1 EAGLETON NOTES: Thankful Thursday

.

.

Thursday, 30 June 2011

Thankful Thursday

What is it about talented people?  Why do they get so much of a good thing?  I knew (still know I suppose 'cos you don't suddenly 'unknow' someone do you?) one of the world's top environmental lawyers.  I first met him years ago when he was 'just' a successful lawyer here in Scotland.  His talent was prodigious.  However he hadn't always wanted to be a lawyer.  He had the opportunity of being a professional footballer.  I have no doubt that he would have excelled at that too.  He decided on law because he realised that, as a career, it had greater longevity.  What made him stand out, though, was that he could quite happily walk and talk with kings or commoners and never feel out of place nor make them feel out of place either.  All in all he is an extraordinary man. 

I have used him as an example.  An example of people with talent - real talent.  An example of the fact that when a person possess one really exceptional talent they often possess many more as well. Secretly I often wondered why talent couldn't be shared around a bit more!

I was thinking of this because I saw another picture a few days ago by a local Doctor who is also an exceptionally talented artist.  When she produces a picture of a face you can see through the face's eyes into the subject's soul.

I know a few people who come into this category and know of many more.

Why am I doing a Thankful Thursday post on this subject when I possess absolutely no exceptional talent at all.  And, no, this is not me being modest.  One thing I learned very early on in life was to recognise and work with my limitations (which, very unfortunately, are many).

So today I am thankful for the fact that I did recognise those limitations early on in my life because that recognition has enabled me to live very happily within the ability I do have without constantly yearning or striving for unattainable goals.

10 comments:

  1. I understand what you mean............I tend to live within my own limitations too. But I disagree with it as well. When I was teaching children I desperately wanted to show them they were capable of so much more!!!!
    Living happily is a great thing though. Congrats :-)

    ReplyDelete
  2. I suppose it's pushing it to claim as a talent that I love being old!Children, grandchildren, bus pass, pension and, for the moment at least, my health!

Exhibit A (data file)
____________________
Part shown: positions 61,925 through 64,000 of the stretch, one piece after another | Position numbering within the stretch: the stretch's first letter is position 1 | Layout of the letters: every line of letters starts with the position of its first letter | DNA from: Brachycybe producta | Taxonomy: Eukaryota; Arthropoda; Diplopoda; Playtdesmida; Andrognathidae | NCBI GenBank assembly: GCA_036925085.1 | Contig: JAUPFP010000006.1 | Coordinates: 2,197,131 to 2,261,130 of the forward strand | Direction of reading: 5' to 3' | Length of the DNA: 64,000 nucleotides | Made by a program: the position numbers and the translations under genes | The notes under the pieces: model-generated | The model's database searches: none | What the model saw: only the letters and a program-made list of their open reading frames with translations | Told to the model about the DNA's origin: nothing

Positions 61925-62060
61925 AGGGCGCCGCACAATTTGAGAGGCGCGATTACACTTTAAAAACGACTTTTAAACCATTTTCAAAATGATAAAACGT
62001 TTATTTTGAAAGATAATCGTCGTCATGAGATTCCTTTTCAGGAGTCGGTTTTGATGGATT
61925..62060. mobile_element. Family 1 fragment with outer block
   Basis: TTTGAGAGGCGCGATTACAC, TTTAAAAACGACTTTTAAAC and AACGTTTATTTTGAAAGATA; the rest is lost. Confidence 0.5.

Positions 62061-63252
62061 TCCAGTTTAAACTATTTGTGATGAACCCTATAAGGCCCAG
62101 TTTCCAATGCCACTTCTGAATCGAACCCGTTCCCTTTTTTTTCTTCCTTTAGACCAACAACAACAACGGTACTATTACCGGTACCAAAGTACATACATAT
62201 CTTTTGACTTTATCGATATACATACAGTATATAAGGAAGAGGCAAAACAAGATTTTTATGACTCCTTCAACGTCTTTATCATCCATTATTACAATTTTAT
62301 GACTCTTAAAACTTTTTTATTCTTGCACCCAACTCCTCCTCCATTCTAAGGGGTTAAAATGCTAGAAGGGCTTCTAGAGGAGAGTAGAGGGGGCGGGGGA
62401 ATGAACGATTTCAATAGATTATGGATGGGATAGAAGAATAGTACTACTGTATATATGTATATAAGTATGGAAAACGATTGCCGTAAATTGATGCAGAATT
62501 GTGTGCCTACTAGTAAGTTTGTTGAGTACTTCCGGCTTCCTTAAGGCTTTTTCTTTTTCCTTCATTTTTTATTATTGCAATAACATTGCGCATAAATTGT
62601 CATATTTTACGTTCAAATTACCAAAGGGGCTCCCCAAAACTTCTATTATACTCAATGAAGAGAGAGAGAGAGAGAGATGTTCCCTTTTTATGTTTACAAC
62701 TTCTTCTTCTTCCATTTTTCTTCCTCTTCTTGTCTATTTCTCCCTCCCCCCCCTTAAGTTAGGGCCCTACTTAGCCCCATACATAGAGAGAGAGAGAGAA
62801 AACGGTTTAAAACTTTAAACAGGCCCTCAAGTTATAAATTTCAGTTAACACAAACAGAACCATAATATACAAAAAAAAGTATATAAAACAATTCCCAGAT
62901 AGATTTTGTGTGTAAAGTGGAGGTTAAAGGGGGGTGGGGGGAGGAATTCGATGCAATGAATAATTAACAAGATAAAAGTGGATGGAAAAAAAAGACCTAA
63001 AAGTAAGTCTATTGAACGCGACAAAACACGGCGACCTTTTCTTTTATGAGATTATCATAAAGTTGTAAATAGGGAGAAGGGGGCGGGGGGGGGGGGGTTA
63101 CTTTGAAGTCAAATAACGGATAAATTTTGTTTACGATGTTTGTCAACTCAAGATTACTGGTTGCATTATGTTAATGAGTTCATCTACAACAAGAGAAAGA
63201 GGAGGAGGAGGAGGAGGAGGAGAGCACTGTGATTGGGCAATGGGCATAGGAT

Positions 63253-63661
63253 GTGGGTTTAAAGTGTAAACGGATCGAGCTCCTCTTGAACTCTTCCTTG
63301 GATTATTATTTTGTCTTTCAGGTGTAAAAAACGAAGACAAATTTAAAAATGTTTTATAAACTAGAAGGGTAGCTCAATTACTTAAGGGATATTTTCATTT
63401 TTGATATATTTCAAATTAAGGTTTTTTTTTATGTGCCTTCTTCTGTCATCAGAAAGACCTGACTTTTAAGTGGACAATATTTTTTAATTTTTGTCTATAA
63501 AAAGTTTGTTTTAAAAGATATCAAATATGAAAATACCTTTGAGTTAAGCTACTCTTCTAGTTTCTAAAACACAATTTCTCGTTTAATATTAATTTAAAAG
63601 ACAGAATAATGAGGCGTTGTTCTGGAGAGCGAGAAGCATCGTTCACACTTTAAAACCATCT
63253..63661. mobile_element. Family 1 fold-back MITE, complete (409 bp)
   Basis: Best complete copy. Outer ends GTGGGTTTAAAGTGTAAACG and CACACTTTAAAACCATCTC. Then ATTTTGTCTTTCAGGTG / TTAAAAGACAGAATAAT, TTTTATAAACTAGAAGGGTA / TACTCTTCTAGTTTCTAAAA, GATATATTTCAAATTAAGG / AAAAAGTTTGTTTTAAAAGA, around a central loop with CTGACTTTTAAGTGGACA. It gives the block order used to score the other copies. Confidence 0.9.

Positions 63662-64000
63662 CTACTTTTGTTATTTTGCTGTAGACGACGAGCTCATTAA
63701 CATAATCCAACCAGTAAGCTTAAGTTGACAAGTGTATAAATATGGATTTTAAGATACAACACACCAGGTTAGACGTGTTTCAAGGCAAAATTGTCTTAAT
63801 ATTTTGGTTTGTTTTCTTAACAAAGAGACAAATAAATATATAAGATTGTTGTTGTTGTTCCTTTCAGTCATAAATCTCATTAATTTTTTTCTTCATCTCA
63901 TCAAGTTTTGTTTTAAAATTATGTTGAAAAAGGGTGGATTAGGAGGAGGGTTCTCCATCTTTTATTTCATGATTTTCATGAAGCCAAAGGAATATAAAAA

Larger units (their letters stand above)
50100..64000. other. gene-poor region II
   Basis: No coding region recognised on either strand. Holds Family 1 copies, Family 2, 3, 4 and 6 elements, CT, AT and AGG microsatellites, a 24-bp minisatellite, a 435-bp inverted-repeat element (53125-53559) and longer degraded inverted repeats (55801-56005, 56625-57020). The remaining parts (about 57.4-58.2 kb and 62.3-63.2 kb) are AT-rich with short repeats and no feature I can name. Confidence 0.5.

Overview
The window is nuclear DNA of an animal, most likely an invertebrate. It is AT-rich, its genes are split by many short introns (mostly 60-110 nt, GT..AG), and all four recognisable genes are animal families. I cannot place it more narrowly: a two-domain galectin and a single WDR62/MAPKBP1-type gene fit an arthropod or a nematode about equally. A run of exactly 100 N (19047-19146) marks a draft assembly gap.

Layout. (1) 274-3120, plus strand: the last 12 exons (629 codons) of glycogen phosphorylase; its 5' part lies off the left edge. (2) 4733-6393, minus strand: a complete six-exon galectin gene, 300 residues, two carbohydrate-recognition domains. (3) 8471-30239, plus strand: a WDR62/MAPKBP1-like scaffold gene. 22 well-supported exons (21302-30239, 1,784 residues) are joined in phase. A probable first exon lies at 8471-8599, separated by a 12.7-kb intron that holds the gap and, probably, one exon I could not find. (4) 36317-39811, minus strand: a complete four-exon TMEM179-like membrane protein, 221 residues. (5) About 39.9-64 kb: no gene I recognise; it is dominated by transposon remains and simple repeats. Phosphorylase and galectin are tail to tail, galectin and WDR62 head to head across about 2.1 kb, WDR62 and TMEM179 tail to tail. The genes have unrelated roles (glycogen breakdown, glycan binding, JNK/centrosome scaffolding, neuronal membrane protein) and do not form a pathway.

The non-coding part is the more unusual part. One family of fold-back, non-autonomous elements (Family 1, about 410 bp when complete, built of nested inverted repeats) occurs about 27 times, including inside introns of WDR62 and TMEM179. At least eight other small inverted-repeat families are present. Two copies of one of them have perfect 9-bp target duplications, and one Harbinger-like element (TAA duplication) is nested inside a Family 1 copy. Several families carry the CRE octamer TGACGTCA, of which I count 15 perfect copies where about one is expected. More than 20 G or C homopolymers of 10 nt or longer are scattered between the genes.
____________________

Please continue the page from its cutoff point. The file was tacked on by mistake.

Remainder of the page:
ReplyDelete
  3. It's healthy, I think, to know one's abilities AND to be happy with them. And let's hear a big amen for that!

    ReplyDelete
  4. Recognizing one's limitations might be called a talent as well. Not everyone is blessed with it! ;)

    ReplyDelete
  5. But, you are the most exceptional you that there is.
    During those times that we kind of re-evaluate ourselves (I do it more often than I should!), it's good to remember that just because we're not great at some things, we are the best at being ourselves. That thought makes me want to be an even better me. :) Does that make sense?

    ReplyDelete
  6. He was a great lecturer too. I took several courses just because he taught them!

    ReplyDelete
  7. You underestimate your talent to entertain people (and I'm not just referring to your hospitality and cooking skills!)and make them happy in your company. Your D.I.Y. skills are exceptional. And the ability to put your whole into any job you tackle can also be considered a talent. How dare you suggest my brother is not talented!

    ReplyDelete
  8. Jaz: I agree with you and your schoolchildren must have benefitted from such enthusiasm. When I have coached I saw part of my role as helping people extend their belief in themselves but I also realised that pushing people beyond their talent usually ended up in frustrating disappointment.

    Sue: You have taken being the Mater Familias to an artform.

    Norma: I'll say AMEN to that too.

    Monica: I'd not looked at it that way but certainly there are many unhappy people striving to be or achieve what for them is the impossible. Question: should they stop striving?

    Lisa: Yes it does make sense. To me, anyway. We can all be better people (well I know I could be) but within the parameters of our talent.

    Wendy: Yes. I've no doubt that I would have done too.

    CJ: You are too kind. Loving people helps. How much of the rest is talent and how much is sheer doggedness may be open to discussion.

    ReplyDelete
  9. Graham I think you already answered your own question. I'd say that without setting goals from time to time we also won't know how far we can reach; but if we just find ourselves repeatedly failing or banging our head against the same old wall it may be better to start looking for either a different way around the obstacle, or a different goal. Generally I'd also say it's better to set goals step by step, and to stop and ask ourselves from time to time if we still want what we originally thought we wanted!

    ReplyDelete
  10. I agree with Shabby Girl. Limitations or not, no-one is as good at being me as I am (although, to be honest, I don't think many have really tried.)

    ReplyDelete